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As a Matlab user transitioning to R, I have ran across the problem of applying trigonometric functions to degrees. In Matlab there are trig functions for both radians and degrees (e.g. cos and cosd, respectively). R seems to only include functions for radians, thus requiring me to create my own (see below)

cosd<-function(degrees) {
  radians<-cos(degrees*pi/180)
  return(radians)
}

Unfortunately this function does not work properly all of the time. Some results are shown below.

> cosd(90)
[1] 6.123234e-17
> cosd(180)
[1] -1
> cosd(270)
[1] -1.836970e-16
> cosd(360)
[1] 1

I'd like to understand what is causing this and how to fix this. Thanks!

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5 Answers 5

up vote 8 down vote accepted

This is floating point arithmetic:

> all.equal(cosd(90), 0)
[1] TRUE
> all.equal(cosd(270), 0)
[1] TRUE

If that is what you meant by "does not work properly"?

This is also a FAQ: http://cran.r-project.org/doc/FAQ/R-FAQ.html#Why-doesn_0027t-R-think-these-numbers-are-equal_003f

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Looks like it's working fine to me. The value for pi probably isn't precise enough, so you are getting a very close estimate. If you think about it, 6.123234e-17 and -1.836970e-16 are very very close to 0, which is what the answer should be.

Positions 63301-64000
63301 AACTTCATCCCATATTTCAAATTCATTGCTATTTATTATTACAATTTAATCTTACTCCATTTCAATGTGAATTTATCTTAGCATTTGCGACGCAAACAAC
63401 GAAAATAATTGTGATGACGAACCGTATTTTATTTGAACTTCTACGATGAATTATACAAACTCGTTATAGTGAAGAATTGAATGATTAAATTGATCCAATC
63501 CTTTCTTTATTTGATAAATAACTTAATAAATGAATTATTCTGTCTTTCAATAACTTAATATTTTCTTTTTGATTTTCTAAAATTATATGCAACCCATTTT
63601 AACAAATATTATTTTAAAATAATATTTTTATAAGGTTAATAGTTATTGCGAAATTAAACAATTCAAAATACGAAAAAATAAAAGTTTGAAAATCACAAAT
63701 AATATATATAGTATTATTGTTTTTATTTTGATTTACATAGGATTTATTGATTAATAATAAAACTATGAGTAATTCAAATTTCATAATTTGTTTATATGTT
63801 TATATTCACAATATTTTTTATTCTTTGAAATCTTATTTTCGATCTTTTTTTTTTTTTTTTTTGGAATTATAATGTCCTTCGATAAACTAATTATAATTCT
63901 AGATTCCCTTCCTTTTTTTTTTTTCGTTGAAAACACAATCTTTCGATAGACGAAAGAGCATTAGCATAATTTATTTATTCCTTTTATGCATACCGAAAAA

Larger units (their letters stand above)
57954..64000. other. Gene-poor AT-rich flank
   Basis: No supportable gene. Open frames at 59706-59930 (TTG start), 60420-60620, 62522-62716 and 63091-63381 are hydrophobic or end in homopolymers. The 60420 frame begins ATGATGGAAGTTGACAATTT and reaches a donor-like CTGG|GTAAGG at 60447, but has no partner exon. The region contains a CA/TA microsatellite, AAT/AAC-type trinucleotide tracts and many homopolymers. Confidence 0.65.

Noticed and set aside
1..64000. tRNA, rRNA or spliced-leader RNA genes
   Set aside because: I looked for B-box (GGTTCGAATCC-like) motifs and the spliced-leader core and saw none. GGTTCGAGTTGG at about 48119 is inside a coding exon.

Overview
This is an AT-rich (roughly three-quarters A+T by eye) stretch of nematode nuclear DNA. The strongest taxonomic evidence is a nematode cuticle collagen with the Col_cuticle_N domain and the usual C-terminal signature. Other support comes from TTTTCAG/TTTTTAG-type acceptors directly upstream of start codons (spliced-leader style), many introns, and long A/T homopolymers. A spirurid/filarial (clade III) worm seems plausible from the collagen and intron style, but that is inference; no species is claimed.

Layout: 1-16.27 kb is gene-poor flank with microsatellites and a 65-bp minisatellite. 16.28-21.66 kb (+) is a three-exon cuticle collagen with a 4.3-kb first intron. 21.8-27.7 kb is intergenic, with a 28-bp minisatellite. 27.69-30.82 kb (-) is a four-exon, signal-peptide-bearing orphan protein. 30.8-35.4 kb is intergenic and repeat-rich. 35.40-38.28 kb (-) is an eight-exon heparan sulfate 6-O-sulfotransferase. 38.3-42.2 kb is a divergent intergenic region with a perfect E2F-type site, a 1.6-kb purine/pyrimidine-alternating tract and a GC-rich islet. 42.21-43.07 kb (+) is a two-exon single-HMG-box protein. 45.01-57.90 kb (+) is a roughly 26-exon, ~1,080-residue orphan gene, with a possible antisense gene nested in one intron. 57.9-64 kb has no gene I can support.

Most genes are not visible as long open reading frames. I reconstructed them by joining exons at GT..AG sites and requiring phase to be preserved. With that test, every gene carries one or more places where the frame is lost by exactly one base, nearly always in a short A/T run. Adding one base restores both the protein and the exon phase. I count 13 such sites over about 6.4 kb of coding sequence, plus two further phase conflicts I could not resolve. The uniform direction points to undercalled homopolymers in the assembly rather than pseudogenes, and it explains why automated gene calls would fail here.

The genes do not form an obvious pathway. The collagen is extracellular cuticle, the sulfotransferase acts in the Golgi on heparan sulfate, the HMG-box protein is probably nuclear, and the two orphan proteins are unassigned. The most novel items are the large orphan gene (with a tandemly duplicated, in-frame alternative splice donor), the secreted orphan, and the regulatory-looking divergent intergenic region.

Your problem lies in the fact that while 90*pi/180 = pi/2 on paper, in computers, we use floating point numbers. I'm not sure what R/matlab use, but I'd definitely guess either a 32 bit or 64 bit floating point number. And you can only fit so much information in that limited number of bits, so you can't store every possible decimal.

You could modify your function so that given 90 or 270, return 0.

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This is a floating point representation error. See Chapter 1 of http://lib.stat.cmu.edu/s/Spoetry/Tutor/R_inferno.pdf

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The same reason that

1-(1/3)-(1/3)-(1/3)

doesn't equal 0. It has something to do with floating point numbers. I'm sure there will be more elaboration.

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You may also be interested in the zapsmall function for another way of showing numbers that are close to 0 as 0.

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